Using Social Stories To Help Autistic Children At The Dentist

13 April 2015
 Categories: Dentist, Blog


Going to the dentist is not a fun event for most people. As the parent of a child with autism, it may actually be a traumatic event for the entire family. Autistic children may not fully understand what is going on, and may fight or otherwise attempt to stop a trip to the dentist. Social stories are one method of helping your autistic child learn that the dentist doesn't have to be a frightening event.

What Are Social Stories?

A social story is a story that is designed to teach social skills to those who have autism or other disorders that can make it difficult to relate to people. Each story is about a situation or activity and includes the reasons why people do what they do in that situation. For example, a social story about the dentist would teach who the dentist is, what the child can expect, how the dentist and staff will behave, and how the child should respond.

How Are Social Stories Used?

A social story should be used before it is time for the child to go to the dentist. It is best to share the story when everyone is feeling calm. Ideally, social stories are shared as a special time with your child, such as while sharing a cup of hot chocolate. Stay calm and friendly as you read to your child, reviewing the story every day if needed until you are sure that your child is ready to go to the dentist.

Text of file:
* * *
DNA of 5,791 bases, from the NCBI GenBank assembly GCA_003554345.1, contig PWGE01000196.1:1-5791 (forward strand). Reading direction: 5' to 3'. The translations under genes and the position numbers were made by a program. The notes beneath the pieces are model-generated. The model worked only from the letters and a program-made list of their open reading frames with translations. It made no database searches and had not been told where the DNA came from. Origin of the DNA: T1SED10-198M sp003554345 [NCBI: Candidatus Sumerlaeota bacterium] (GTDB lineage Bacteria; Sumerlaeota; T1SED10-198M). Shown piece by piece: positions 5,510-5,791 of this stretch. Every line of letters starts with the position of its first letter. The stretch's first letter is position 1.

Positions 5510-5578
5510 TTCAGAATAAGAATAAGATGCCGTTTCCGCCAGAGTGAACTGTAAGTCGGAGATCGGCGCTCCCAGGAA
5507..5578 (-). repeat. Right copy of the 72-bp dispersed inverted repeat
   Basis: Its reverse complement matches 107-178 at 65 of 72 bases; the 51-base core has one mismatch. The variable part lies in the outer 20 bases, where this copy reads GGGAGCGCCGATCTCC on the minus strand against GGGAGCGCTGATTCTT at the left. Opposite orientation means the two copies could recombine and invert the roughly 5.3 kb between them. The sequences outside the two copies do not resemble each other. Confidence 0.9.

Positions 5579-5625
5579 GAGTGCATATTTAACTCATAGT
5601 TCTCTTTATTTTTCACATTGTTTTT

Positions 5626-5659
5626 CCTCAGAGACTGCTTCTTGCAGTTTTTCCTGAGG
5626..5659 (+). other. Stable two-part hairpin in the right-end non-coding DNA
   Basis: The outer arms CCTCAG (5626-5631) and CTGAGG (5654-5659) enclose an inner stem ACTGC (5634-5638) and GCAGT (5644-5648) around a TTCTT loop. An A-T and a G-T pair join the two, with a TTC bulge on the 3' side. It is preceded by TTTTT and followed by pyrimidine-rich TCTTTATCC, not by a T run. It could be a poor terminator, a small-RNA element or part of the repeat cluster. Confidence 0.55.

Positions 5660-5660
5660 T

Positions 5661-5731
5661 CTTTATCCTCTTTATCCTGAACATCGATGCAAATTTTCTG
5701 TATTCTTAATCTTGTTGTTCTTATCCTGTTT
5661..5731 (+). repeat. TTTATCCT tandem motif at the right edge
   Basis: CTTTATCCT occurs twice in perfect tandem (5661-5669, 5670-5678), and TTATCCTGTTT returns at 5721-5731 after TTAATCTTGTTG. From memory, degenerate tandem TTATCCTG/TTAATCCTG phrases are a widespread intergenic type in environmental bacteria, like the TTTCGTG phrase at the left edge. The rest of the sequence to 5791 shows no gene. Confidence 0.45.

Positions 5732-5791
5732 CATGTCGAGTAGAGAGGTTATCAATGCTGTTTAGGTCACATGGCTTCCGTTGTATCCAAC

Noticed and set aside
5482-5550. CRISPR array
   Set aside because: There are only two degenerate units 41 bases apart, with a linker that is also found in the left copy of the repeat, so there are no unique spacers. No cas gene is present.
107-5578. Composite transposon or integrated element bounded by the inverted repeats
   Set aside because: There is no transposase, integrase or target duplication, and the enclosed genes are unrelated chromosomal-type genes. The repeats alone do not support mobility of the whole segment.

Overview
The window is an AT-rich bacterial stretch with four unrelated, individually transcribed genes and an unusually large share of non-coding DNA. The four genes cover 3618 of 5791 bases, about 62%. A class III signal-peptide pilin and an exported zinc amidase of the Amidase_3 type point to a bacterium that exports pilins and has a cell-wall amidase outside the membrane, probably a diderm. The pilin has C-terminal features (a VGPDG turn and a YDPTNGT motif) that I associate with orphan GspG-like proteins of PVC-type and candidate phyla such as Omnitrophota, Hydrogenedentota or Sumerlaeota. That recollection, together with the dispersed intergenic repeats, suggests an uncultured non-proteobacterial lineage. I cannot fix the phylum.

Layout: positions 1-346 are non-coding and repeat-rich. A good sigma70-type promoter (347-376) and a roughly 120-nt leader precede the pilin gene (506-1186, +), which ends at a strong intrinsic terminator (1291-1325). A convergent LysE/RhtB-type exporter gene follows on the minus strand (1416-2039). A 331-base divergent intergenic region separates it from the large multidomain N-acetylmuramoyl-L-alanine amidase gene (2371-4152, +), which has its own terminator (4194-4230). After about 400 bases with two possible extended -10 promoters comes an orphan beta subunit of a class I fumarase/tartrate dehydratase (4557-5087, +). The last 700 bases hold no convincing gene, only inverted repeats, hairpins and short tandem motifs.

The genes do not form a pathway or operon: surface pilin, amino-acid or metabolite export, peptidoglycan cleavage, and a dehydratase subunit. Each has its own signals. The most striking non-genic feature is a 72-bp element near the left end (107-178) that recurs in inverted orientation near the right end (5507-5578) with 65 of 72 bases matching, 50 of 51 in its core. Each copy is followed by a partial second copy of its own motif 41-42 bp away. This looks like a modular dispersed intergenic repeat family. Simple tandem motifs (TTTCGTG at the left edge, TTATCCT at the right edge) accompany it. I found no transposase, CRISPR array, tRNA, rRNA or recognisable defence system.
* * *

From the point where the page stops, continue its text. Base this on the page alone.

Add Role-playing

When combined with social stories, role-playing can be a powerful tool in helping your child overcome any fear and distrust of the dentist. First, read the story together, several times if possible. Then, you can take turns with your child playing as the dentist and the patient. Try to make it as much like an actual visit as you can, so that you can eliminate surprises.

Take a Field Trip

After you have read the social story to your child, and you feel that your child is more comfortable about going to the dentist, you should try to arrange a visit to the dental office. This shouldn't be a trip for the actual appointment, but just a walkthrough for the child to see that the story was right and that there aren't any surprises waiting for them. Seeing that everything is like the story can help a great deal in keeping your autistic child calm while at the dentist.

While social stories won't solve every autistic child's fear of the dentist, they can be powerful tools parents can use to help make each trip go as smoothly as possible.